The designation makes it only the second area recognized nationally, and the first in Maine and New England

May 26, 2020 –
Katahdin Woods and Waters National Monument has been designated as an International Dark Sky Sanctuary by the International Dark-Sky Association (IDA), making it only the second of its kind in the National Park Service and the first certified in Maine and New England. The Sanctuary designation recognizes the monument’s exceptionally natural dark night skies, a rarity today.

Katahdin Woods and Waters National Monument has been designated as International Dark Sky Sanctuary.

“This designation is the culmination of a long-term effort by a dedicated group of people and is an exciting event in the short history of the monument,” said Katahdin Woods and Waters Superintendent Tim Hudson. “Experiencing the night skies here will take you back in time to the night skies first experienced by the Wabanaki 11,000 years ago and the many people who have followed in their footsteps since, including John James Audubon, Henry David Thoreau, Theodore Roosevelt, and others.”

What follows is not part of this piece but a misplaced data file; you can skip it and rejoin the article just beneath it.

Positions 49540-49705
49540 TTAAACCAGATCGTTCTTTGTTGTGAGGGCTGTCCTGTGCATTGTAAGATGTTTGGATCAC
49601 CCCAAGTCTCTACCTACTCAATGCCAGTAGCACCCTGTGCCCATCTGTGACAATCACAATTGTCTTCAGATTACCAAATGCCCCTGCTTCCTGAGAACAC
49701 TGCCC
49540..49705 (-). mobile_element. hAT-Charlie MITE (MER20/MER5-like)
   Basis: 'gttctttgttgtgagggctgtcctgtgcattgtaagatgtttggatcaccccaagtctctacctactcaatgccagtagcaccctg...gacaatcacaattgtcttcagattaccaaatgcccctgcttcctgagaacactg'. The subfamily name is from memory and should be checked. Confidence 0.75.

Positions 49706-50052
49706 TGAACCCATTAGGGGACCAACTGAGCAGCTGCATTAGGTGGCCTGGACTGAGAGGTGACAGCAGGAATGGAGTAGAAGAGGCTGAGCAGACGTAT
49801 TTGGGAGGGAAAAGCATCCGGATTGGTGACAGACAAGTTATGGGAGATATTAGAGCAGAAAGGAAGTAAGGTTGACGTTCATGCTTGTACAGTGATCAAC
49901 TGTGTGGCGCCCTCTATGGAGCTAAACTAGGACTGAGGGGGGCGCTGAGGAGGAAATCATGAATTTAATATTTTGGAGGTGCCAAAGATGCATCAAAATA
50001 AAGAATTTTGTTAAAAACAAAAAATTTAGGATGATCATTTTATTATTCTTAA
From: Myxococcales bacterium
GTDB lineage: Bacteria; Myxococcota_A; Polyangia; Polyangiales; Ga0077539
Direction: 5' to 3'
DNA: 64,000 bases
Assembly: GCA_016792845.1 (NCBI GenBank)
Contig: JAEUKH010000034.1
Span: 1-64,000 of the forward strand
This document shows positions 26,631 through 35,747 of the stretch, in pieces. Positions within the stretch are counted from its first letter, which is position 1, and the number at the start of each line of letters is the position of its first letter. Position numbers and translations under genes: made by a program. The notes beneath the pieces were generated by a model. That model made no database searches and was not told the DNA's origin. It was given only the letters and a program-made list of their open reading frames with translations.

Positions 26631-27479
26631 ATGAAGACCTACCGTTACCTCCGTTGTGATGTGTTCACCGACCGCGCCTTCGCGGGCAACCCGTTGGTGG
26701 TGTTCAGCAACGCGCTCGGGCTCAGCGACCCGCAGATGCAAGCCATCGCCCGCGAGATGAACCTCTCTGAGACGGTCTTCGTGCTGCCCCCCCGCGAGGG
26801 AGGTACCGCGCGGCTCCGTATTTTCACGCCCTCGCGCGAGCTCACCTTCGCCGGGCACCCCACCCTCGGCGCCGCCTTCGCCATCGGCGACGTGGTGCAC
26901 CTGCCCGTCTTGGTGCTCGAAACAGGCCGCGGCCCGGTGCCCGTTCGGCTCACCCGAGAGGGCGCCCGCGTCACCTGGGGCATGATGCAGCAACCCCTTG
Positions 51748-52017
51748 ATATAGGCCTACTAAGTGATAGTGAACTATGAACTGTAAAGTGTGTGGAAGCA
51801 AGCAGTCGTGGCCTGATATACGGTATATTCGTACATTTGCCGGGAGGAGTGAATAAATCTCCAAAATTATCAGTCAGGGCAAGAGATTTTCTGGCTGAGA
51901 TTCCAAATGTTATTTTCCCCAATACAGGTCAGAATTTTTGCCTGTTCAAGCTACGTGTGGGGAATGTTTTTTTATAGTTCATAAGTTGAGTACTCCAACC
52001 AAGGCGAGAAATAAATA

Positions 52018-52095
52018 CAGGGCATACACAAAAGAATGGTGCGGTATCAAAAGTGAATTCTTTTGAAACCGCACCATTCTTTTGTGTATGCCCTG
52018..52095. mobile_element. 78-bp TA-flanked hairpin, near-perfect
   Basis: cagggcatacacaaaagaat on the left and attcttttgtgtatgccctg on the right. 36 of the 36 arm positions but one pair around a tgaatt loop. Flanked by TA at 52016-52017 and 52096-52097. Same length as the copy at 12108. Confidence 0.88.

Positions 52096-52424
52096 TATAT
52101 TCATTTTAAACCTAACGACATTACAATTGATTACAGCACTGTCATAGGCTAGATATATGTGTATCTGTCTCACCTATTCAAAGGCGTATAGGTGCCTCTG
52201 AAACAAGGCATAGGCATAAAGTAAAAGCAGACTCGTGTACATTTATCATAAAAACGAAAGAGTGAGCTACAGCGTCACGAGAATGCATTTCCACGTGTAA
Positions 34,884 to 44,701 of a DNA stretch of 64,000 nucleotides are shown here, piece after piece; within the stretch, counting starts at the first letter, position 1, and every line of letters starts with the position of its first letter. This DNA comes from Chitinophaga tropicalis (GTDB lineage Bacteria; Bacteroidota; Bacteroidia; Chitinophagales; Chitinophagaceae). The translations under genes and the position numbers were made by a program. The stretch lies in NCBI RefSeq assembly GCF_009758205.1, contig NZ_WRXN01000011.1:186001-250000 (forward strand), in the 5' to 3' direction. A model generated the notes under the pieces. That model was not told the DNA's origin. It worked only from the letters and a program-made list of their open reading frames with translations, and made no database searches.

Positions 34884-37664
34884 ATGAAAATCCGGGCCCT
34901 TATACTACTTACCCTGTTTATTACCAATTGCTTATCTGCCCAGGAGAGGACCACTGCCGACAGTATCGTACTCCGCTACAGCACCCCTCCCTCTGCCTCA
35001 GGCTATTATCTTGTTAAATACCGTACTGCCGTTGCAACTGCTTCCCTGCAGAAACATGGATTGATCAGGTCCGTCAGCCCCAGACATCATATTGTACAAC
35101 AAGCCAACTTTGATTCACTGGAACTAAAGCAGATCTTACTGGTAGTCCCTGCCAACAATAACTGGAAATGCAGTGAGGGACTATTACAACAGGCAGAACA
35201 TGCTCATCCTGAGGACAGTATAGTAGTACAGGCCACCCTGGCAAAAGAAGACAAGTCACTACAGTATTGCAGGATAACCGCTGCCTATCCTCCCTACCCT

Having naturally dark night skies with minimal light pollution aligns with the monument’s larger objective when established in 2016: to protect and preserve the extraordinary environment of mountains, woods and waterways that makes up Katahdin Woods and Waters. The area’s breathtaking night skies showcase stars, planets and occasional displays of aurora borealis, but those aren’t the only aspects that make it a scenic getaway. The diverse geology, vegetation and wildlife also attract visitors.

The International Dark Sky Place Program was established by IDA in 2001 to encourage the global protection of naturally dark night skies through responsible lighting, public outreach and education.

A celebration for the designation is scheduled during the seventh annual Stars Over Katahdin event on September 12. The event, organized by Friends of Katahdin Woods and Waters, provides insight into the monument’s dark skies and the continued preservation efforts of the National Park Service and International Dark-Sky Association. A virtual version is also being prepared in the event an in-person gathering is not advisable at that time.